At which extinction will the change be perceptible to the densest among us?  It already and certainly is among the most perceptive. I do not count myself among them.  I am aware only of the conceptual likelihood that this is so.

At which extinction do we acknowledge that we do not value the sacredness of life.  Where life will be a commodity to trade in for us all?  When my flesh is only so much protein on the market?

Now – you see, I don’t believe that that day will come. I believe that right now, we are waking up to the sacredness of life.  And that all life, if one’s own is to be truly and presently lived, is regarded with awe.  And respect.  And love.

Support the universal dignity of life; live in the awe of life; support the UDAR.


Poster by Andy Beattie

Poster by Andy Beattie

(For access to wonderful information about animal rights, thank you, Andy Beattie.)

Stop ocean noise pollution

Dolphin Research Centers/Reuters

We are at it again.  Trying to learn from animals to serve a human purpose.  What could be wrong with that, I can hear many of you ask.  Well, my brain isn’t big enough to grasp all the logical arguments against it.  But my totality gets that where we humans attempt to acquire information to satisfy a curiosity, to augment our resources, to provide a benefit to humankind, we are on shaky ground, and should tread cautiously, mindfully and responsibly before treating other creatures, other sentient creatures, without their permission, as our personal and of-right experiment. 

My question now, as ever, is why we need to know something.  So that we can start using sound in a way that we were never intended, do not understand, and will be like the ever-bull-in-a-china-shop earthling?  I’d like to think we we’ll soon stop this.  But so long as there are research monies, it appears that we’ll study any thing at any cost.

Let me be clear.  I am not against curiosity.  I am wholly in favor of it.  But with curiosity as with everything comes responsibility.  So, we shouldn’t inject rabbits’ eyes with eye liner at ever-increasing concentrations and repetitions to see where it becomes an irritant.  We already know enough from prior studies to make reasoned assumptions and act accordingly.  We really do.  In the same way, we shouldn’t study the language of an echo-locating creature that travels hundreds of miles per day in a small sound-bouncing chamber or enclosed bay.  Nor should we study that same creature in the ocean by inflicting upon it sounds not generated by its natural world.  It’s bad enough that our ships pollute their environment with sound.  Now, we’re specifically generating them and then targeting and inflicting those sounds on them?

Two groups, that I am aware of and certainly there are more, are doing just this, both with “environment” in their name.  Sidebar:  that aspect of the environmental industry, the part that would defend human activities against a charge of being an intrusion on the environment, makes me more than a bit ashamed to be an “environmental” attorney.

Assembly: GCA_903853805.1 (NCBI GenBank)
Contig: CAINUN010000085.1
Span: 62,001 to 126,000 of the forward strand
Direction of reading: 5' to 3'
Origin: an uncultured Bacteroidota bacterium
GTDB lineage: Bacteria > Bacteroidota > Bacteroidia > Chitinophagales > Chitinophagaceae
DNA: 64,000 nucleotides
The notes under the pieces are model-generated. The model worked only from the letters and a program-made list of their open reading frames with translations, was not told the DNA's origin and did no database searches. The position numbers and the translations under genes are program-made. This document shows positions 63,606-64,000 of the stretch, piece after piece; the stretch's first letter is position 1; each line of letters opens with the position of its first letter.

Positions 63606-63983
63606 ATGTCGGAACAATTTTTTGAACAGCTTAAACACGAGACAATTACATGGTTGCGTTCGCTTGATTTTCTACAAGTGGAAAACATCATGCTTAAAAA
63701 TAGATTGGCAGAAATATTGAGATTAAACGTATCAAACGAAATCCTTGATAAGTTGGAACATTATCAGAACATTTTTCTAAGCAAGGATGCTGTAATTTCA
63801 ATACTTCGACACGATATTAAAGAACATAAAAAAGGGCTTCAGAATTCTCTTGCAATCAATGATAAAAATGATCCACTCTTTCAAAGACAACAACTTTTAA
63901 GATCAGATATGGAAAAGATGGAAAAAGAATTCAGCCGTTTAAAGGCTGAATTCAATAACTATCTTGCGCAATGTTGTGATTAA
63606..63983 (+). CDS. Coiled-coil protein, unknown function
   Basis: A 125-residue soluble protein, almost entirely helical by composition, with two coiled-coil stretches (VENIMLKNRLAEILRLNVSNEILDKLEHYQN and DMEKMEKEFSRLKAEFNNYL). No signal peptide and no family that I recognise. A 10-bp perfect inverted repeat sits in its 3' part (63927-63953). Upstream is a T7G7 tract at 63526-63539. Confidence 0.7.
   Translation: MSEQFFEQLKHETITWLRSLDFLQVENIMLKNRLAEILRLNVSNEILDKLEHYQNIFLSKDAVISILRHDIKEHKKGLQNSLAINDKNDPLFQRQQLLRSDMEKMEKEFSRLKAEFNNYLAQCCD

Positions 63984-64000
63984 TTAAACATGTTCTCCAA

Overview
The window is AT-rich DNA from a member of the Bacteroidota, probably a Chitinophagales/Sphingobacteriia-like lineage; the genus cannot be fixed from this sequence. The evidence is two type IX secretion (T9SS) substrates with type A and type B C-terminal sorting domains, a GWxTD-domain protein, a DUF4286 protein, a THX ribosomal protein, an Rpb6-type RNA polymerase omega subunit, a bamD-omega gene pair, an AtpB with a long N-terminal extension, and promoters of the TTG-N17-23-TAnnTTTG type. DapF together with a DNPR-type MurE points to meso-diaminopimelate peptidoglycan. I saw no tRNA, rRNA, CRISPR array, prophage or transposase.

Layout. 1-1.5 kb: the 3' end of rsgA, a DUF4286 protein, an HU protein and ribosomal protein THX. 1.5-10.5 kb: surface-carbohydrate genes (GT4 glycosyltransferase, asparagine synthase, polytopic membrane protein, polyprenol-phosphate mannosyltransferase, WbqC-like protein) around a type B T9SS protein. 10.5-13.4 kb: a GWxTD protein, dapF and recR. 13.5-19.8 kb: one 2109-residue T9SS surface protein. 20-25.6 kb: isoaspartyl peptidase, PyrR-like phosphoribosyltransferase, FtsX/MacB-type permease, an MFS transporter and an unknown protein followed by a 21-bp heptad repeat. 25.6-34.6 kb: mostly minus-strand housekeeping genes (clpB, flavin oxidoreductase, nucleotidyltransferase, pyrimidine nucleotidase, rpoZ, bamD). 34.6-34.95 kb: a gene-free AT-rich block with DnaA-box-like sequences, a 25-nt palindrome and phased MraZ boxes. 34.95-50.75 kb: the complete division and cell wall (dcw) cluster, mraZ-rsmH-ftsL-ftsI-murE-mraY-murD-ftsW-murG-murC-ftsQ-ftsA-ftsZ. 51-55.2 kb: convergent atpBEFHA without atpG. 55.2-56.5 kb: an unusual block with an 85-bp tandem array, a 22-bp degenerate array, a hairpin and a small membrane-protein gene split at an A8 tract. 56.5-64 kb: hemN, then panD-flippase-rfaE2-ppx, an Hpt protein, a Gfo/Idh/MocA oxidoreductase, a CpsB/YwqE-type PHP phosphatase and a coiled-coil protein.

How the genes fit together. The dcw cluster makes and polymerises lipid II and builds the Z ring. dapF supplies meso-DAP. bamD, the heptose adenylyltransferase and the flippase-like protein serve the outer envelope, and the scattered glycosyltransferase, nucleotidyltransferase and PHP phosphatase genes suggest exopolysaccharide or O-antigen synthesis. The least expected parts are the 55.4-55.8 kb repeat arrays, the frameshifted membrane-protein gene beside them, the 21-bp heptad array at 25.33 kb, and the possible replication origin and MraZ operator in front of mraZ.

The first group, Southall Environment Associates, Inc., is performing studies funded by the U.S. Navy, NOAA, and others.  Dr. Southall has published over 30 peer-reviewed articles on the effects of noise on dolphins.  Really?   And how much more sound will you expose dolphins to, to ascertain (1) at what levels we don’t invade their space, (2) at what levels do we merely harass them, (3) at what levels do they beach, or (4) at what levels does our sound cause internal hemorrhaging?  I have the answer for you.  For all questions: as many as you can get funding for.  And as to how many studies you need to know this?  That answer, at the opposite end of the spectrum, is zero. 

The second group is The Natural Environment Research Council.  As you will see from the article, the object of the study is to more fully understand how echolocating creatures use sound.  Unless and until the only reason underlying this study is to find ways for humans to minimize our footprint in their environment, shut the thing down.  I note that Professor John Rees is NERC’s natural hazards theme leader.  So maybe we are trying to figure out how cetaceans seem to anticipate earthquakes.  Or how to find victims beneath piles of rubble.  Both of those could be laudable if we were just observing their behavior in their world, unharassed.  But to study dolphins in a sound-bouncing bowl to show that the dolphin can distinguish between a plastic fish and a real one?  Hm.  The results of the study being to assist humans in using sound to find objects, with the sophistication and intricacy of echolocating creatures.  Really?  Meaning we are going to project sound in way that we are not naturally equipped in even more ways.  

Here’s my questions, again.  Do we need to study dolphins and bats to get whichever goal we have?  Don’t we have enough sophistication with sound and expertise with sound engineers who can tweak dials and squelch signals and dampen inputs?  Sure we do. 

I’m looking to a day in my lifetime when we understand that our efforts, our study, should seek to decrease the size of our footprint.  And not to expand it into terrain that is not our own.

Let's study that from here.

A birthday wish for Nellie.

Daron Dean, The St. Augustiner Record

58 years.  The oldest of her kind.  In captivity, that is.  58 years living only in enclosures, tossing balls, retrieving Timex watches for commercials, performing in shows, producing offspring for more shows, giving blood “voluntarily,” being a swimming “lab.”  And the Georgia Aquarium and Marineland celebrate. They celebrate by creating a video for humans to watch.  Not for Nellie.  They get dogs and kids, her captive-born offspring, and employees from the Georgia Aquarium to say into the camera, with big smiles, “Happy Birthday, Nellie,” to the world’s oldest dolphin in captivity, so that you’ll come to Marineland and the Georgia Aquarium.